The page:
forth year: 2001/2002 series of lectures: lectures / conversations with lecturers / lecturers

course for curators of contemporary art: course participants / study excursions / program collaborators / exhibition / course participant's texts


Eda Čufer
A conversation with Mike Hentz

Your work is a complex system and it is hard to introduce it in a few words. I suggest that we start with a concrete project. For instance, what are we dealing with at the Stone project, which is a sort of work in progress and has been going on from the beginning of the 1980's onwards?

The Stone project is all about transporting a large, five and a half tonnes heavy stone on top of a lorry. We traveled through various countries and cultures and we have been to countries like Iran, India, Italy and so on. We work in a group called Minus Delta t, which always consists of a group of between three to five people.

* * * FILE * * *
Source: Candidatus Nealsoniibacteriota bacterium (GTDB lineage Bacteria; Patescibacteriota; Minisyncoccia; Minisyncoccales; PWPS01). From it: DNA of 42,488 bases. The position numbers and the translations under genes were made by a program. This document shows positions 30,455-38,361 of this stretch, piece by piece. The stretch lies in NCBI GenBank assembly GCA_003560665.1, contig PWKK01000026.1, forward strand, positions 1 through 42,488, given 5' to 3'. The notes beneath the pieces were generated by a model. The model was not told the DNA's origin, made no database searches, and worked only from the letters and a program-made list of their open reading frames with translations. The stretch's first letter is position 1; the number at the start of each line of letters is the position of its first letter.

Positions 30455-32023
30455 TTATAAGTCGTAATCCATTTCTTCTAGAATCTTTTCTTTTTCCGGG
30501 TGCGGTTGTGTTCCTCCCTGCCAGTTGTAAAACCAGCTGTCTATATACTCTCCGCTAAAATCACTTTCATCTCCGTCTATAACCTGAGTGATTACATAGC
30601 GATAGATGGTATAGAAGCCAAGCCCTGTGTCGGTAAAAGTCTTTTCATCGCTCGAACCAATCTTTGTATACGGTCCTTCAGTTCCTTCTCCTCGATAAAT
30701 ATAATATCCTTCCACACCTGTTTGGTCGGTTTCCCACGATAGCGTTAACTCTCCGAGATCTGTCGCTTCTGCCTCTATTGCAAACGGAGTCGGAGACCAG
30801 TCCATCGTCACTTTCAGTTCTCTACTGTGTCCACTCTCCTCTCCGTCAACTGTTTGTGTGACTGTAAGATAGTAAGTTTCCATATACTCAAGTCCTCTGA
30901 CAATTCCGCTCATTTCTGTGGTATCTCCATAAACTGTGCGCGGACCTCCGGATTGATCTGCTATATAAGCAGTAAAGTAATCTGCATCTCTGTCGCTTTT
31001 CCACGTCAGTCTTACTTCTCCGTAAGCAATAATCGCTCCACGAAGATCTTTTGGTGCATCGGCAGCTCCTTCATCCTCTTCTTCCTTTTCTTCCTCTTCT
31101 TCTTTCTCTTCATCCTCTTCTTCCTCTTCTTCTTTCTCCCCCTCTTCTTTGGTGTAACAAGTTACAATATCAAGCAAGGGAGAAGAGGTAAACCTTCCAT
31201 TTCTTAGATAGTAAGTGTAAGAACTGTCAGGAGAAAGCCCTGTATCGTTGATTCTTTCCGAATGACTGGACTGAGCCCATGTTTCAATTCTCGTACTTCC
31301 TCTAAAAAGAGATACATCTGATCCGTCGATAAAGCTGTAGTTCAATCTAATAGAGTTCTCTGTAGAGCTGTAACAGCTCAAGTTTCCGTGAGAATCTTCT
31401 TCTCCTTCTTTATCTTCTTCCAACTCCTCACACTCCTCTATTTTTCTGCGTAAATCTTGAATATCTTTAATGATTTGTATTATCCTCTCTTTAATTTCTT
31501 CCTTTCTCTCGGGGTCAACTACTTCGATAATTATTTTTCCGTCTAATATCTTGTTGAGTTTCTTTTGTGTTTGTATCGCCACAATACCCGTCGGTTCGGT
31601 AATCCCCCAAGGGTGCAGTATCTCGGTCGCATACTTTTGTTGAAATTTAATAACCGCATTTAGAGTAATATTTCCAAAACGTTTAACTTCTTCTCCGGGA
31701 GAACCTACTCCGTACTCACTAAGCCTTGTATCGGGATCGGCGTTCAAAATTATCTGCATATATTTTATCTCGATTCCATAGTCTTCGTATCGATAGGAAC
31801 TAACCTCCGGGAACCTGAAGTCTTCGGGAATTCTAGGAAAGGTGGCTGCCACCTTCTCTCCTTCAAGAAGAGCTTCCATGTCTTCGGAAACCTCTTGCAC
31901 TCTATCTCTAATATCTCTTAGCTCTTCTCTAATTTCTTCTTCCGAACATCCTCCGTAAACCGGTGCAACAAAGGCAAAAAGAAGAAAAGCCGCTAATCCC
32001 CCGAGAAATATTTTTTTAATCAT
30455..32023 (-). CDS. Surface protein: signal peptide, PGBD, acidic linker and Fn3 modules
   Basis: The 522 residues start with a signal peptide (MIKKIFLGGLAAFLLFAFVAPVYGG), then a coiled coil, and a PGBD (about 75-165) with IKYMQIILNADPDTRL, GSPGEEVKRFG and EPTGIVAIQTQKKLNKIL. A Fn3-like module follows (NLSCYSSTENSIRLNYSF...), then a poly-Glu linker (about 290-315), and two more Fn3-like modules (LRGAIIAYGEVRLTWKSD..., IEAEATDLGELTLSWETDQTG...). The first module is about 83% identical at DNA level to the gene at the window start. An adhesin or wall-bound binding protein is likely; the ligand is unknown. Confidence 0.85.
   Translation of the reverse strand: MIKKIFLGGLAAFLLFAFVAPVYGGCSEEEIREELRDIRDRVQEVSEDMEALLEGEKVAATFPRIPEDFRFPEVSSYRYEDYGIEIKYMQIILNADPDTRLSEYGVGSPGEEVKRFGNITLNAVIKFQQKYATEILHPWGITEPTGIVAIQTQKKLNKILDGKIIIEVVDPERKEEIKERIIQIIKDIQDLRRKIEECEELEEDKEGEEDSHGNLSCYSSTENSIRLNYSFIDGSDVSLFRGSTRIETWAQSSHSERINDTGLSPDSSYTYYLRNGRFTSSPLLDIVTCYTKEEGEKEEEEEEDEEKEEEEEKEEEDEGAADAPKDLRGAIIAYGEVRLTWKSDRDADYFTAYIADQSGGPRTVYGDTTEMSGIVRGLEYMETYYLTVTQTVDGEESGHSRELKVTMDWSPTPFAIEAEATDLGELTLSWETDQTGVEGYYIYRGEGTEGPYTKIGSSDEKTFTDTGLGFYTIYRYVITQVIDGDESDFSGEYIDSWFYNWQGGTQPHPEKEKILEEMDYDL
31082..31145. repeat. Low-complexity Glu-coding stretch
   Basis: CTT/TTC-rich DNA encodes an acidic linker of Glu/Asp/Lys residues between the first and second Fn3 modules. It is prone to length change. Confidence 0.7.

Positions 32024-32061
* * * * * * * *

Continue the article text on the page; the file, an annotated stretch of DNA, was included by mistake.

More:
How did you manage to cross all of these country boarders with such a large stone?

Each boarder was a performance in its own right. Sometimes it took us a few days to arrange for them to let us through.

Where did you get this stone?

We excavated it in Western England for we wanted it to have a symbolic meaning. If we excavated the stone in Italy, it would be connected to the Roman culture. Our stone has a sort of connection to the Celtic culture, which was the oldest in Europe. At the same time the stone presents unworked material, a free space, which can accept various meaning projections and various symbolisations. For instance, the Catholics project the concept of 'peace' into it. However, in Pakistan the situation is different and there are also other projections and symbolisations. That is what we were interested in. The stone was consecrated by the Pope of the Roman-Catholic church himself.